"It is not snobbish to notice the way in which people show their gullibility and their herd instinct, and their wish, or perhaps their need, to be credulous and to be fooled. This is an ancient problem. Credulity may be a form of innocence, and even innocuous in itself, but it provides a standing
invitation for the wicked and the clever to exploit their brothers and sisters, and is thus one of humanity's great vulnerabilities. No honest account of the growth and persistence of religion, or the reception of miracles and revelations, is possible without reference to this stubborn fact."
--Christopher Hitchens ("god is Not Great")
Recently I have been listening to a great YouTube series called "An Atheist Reads" in which the host, Steve Shives, reads and analyzes from his atheistic perspective various Christian books meant to convert atheists to Christianity. With titles like "The Reason for God", "I Don't Have Enough Faith to be an Atheist", "Reasonable Faith", "You Can Lead an Atheist to Evidence, But You Can't Make Him Think", "The Case for Christ", and the highly lauded "Mere Christianity" by C.S Lewis, one would think that if these books contained any compelling arguments or evidence for Christianity then Mr. Shives would be a most outspoken Christian by now. Yet, he continues to doubt. Interesting.
At any rate, I have been toying with the idea of doing a similar series of posts on this blog of the Book of Mormon. For those who do not know, the Mormon church holds that in the early 1800s, the boy-prophet Joseph Smith ascertained an ancient record of the Native Americans on some gold plates from an angel, was given a divine means to translate the record into English, and that this translation is the Book of Mormon. This is the church's primary scriptural text--their holy book. It would seem that most new religions have one.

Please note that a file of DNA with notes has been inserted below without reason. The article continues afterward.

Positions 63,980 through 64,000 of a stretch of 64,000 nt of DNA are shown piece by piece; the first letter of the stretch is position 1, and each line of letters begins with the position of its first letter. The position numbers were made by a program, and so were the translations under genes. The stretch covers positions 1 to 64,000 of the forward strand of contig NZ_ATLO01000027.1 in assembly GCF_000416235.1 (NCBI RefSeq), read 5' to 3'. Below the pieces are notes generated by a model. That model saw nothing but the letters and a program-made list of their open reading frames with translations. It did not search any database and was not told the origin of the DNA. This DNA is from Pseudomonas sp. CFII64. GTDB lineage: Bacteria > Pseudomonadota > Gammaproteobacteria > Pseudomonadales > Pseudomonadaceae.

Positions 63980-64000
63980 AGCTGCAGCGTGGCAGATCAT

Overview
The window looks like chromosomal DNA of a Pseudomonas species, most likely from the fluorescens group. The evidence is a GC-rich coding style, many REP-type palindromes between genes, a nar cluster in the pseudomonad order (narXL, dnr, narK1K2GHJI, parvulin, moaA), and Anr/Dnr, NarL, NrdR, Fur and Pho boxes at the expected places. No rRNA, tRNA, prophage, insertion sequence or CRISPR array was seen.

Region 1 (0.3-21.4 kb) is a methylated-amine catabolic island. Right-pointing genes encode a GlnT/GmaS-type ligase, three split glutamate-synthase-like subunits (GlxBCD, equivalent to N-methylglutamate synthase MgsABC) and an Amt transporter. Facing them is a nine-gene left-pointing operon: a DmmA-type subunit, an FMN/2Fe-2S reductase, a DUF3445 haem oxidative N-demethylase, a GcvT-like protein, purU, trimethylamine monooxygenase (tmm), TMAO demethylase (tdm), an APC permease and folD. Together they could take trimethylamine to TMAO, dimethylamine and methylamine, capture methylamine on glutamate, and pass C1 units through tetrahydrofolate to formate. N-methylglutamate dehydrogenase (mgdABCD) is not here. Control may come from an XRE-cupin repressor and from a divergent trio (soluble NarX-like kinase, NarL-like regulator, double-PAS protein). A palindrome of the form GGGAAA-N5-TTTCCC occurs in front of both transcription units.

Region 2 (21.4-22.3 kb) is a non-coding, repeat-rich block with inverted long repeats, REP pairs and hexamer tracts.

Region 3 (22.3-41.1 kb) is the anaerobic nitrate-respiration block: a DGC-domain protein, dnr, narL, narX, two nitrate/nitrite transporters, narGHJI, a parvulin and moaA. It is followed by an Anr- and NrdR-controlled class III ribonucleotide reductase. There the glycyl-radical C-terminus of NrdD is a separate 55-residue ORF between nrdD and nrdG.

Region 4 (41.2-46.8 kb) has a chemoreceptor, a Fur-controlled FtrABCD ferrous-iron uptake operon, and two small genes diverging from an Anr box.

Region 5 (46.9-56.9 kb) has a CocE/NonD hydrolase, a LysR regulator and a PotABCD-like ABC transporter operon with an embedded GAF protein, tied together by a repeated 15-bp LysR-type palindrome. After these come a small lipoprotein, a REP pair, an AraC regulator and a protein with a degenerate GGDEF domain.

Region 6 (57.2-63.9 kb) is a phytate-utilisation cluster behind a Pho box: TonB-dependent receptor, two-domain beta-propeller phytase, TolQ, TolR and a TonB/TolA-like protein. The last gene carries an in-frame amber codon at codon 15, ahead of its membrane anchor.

So, let's give it a go, shall we?
The Book of Mormon begins with a Jewish man named Nephi recounting the story of his family living in Jerusalem before the Babylonian take-over (1 Nephi 1), approximately 600 B.C. This will become very important in coming chapters, especially when dealing with the proposed chronology of events in the book relative to citations to the Bible contained therein.
In this chapter--the very first chapter in the Book of Mormon--we have the Patriarch of Nephi's family, Lehi, acting in much the same way Noah did before the Great Flood; which is to say, he travels around Jerusalem warning people about the impending Babylonian siege should the people of the city not repent of their wickedness (This strikes me as an attempt to get the reader to begin associating the Book of Mormon prophets with those of the Bible, as though such a parallel would indicate authenticity.). Verse 4 implies that this practice of soap-box evangelism was common place at this time. But is having an elderly man preach repentance and destruction to a crowd really the most effective way to deter people from sinning and cause them to change their ways? I doubt very many people have been convinced through such a method except out of fear and ignorance.
And what kind of message is it to say that god will destroy the entire city should the people not follow his orders? This is a threat of violence on par with a mob boss giving an offer which cannot be refused ("That's a lovely city you got there. Be a shame if something were to happen to it..."). Such hucksterism, as shameful as it may be, is also quite common in Christianity with threats of hell-fire and eternal damnation and torment, especially during Joseph Smith's life when big-tent revivals were fairly common. Joseph admits to attending several such revivals as a boy. And how did he determine which preacher was correct and inspired by god? God told him in person they were all wrong and abominations in his sight. God seems to arbitrarily determine who is worthy of not having to take such extraordinary claims on faith. Instead of offering such a firm answer to us regular folks, god apparently prefers that the vast majority of his believers follow second-hand accounts without any verification of their own--at least not the kind of verification that could actually be said to verify anything definitively or in the same way as seeing god in person.